Of the 800 pilgrim quota afforded to the Maldives by Saudi Arabia, 400 were reserved by the government’s Hajj Corporation while the rest were divided amongst Hajj groups chosen after a bidding process.

The government-owned corporation charged MVR69,965 (US$4,537) per person. Performing the Hajj pilgrimage at least once in a lifetime is one of the five pillars of Islam.


Hundreds queue to submit forms to Hajj Corporation

Additional reporting by Ahmed Naish

Hundreds of would-be pilgrims have been queuing outside Dharubaaruge since last night to submit forms to the Hajj Corporation.

The corporation began accepting application forms at 9:00am this morning.

Of the 800 pilgrim quota afforded to the Maldives by the Saudi Arabian government, 400 were reserved by the Hajj Corporation. The remaining 400 pilgrim quota are to be divided among local Hajj groups selected through a bidding process.

The bidding process for the remaining allocations was halted last week, however, as the Anti-Corruption Commission last week ordered the Ministry of Islamic Affairs to revise the criteria for awarding quotas.

As of this morning, the number of people queuing outside Dharubaaruge reportedly exceeded 400 people.

The government-owned corporation announced last week that its rates for the pilgrimage were MVR69,965 (US$4,537) per person. Maldivians who have performed the annual Hajj pilgrimage to Mecca in the past would not be eligible.

Chairwoman Dr Aishath Muneeza told the press that the corporation will accept application forms for a one week period. The selected individuals will be announced after processing the forms and verifying information, she said.

Muneeza said the corporation’s goal was to provide quality service for the 400 pilgrims.

The corporation signed an MoU with the Maldives National Defence Force earlier this year for officers to assist pilgrims during their trip to Saudi Arabia.

According to the corporation, the hotels chosen for accommodating pilgrims will have ATM machines, internet, hot and cold water, coffee and tea at all times and room service at least once every day.

Other amenities and services include loading and unloading of luggages, 24-hour religious lectures, and laundry services. The corporation said it would allow a maximum of four people in each room.

For those with long-term Hajj plans, the corporation has introduced a “saving package” which can be purchased with an initial payment of MVR500.

The clients of this package will be allowed to make the Hajj pilgrimage when 75 percent of the total payment is completed on an installment basis.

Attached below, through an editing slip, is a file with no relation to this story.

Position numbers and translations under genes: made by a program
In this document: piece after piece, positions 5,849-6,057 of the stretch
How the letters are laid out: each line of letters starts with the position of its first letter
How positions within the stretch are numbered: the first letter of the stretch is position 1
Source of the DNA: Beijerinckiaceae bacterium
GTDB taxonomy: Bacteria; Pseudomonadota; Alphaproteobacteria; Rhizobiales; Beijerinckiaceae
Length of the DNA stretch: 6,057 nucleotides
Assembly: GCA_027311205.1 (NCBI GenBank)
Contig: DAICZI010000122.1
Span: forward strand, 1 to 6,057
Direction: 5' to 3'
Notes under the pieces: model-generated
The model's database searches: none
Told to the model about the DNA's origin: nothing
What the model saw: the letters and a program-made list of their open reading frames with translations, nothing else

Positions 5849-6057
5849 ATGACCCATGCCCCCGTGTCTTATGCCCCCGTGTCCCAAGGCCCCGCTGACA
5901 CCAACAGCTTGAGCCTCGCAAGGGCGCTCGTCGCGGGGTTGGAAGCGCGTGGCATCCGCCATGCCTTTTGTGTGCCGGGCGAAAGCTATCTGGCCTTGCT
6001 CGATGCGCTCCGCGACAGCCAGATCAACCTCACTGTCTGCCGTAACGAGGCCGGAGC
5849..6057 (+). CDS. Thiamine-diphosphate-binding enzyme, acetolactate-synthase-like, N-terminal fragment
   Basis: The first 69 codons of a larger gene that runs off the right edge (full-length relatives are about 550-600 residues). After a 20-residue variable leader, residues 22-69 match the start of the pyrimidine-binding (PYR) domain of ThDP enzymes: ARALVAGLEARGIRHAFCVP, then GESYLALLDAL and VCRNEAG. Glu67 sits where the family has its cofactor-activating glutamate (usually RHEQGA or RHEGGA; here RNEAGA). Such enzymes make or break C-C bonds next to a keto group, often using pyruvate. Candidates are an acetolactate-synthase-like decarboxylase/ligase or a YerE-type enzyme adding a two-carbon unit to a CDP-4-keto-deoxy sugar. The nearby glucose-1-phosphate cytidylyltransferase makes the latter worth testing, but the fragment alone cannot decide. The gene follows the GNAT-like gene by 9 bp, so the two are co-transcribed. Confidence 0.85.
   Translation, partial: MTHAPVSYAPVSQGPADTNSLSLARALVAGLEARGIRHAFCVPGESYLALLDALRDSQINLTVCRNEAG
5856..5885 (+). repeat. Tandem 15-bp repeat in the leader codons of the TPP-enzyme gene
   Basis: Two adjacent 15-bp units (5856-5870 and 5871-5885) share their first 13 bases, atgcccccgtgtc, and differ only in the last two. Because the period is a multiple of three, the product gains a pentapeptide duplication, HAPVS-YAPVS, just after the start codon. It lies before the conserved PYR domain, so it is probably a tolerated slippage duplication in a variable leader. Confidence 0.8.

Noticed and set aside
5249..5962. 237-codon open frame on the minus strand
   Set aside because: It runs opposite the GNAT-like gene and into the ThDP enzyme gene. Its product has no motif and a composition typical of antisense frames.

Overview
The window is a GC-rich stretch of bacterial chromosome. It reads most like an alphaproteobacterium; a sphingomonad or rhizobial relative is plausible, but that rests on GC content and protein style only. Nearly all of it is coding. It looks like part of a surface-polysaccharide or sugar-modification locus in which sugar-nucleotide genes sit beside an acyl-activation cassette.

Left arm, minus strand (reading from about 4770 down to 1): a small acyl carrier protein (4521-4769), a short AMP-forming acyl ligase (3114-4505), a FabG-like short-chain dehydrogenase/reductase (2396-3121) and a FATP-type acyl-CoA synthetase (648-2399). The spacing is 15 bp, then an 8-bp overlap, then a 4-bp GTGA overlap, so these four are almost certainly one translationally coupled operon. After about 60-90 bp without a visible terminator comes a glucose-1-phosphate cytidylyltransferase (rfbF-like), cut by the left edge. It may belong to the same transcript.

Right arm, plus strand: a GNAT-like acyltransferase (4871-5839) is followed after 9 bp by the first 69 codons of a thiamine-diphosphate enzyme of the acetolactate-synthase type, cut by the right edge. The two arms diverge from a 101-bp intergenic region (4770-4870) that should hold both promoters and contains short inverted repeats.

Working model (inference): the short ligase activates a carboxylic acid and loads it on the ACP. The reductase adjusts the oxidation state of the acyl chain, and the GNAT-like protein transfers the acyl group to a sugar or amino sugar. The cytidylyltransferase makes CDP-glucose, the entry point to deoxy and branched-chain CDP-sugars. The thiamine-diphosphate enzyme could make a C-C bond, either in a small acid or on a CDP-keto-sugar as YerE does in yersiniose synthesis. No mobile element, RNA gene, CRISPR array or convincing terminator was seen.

Performing the Hajj pilgrimage at least once in a lifetime is one of the five pillars of Islam.


ACC, Civil Court orders Islamic Ministry to halt bidding process for Hajj groups

The Anti-Corruption Commission (ACC) has ordered the Ministry of Islamic Affairs to halt the bidding process for selecting Hajj Groups to accompany Maldivian pilgrims and to revise the criteria for awarding quotas.

Following an investigation into alleged corrupt practices, the ACC revealed in a press statement today that it identified nine issues with the regulations (Dhivehi) formulated by the ministry for evaluating bid proposals, which was published in the government gazette on February 12.

The ACC investigation was prompted by a complaint lodged at the commission alleging that the regulations were being used to unduly benefit certain parties.

The ACC decision came on the heels of a stay order (Dhivehi) issued by the Civil Court this morning ordering the ministry to halt the bidding process pending a ruling on the validity of the regulations.

The stay order or injunction was granted in a lawsuit filed by two Hajj groups – the Abatross and Minaa groups – contending that the bidding process was unfair.

Among the issues identified by the ACC was a new requirement for interested parties to submit bank statements – dating back six months – of the company’s management account and money depositing account.

Companies were also required to submit details of employees who would be accompanying pilgrims as well as documents proving their experience.

While 15 percent of marks were to be awarded for experience, the ACC noted that the regulations did not specify how experience would be measured or graded.

Moreover, while companies were required to submit details of ticket prices along with their proposal, the ACC noted that it would depend on the quota, which was to be decided by the ministry following evaluation of bids.

In addition, the commission found that there were no guidelines to evaluate the proposed price (45 percent of marks) and the quality of service (30 percent), whilst the ministry had not set a ceiling for the quoted price.

Based on its findings, the ACC ordered the ministry to revise the issues identified in its investigation report – shared with the ministry today – before resuming the bidding process.

Of the 800 pilgrim quota afforded to the Maldives by Saudi Arabia, 400 were reserved by the government’s Hajj Corporation while the rest were to be divided amongst companies chosen from the bidding process.

The proposals were to be submitted to the Islamic Ministry at 10:30am today.

The bidding process for Hajj groups was marred by controversy in 2013 as well. In May, the High Court overturned a Civil Court ruling in which the trial court ordered the Islamic Ministry to reevaluate several unsuccessful bids presented by local Hajj groups.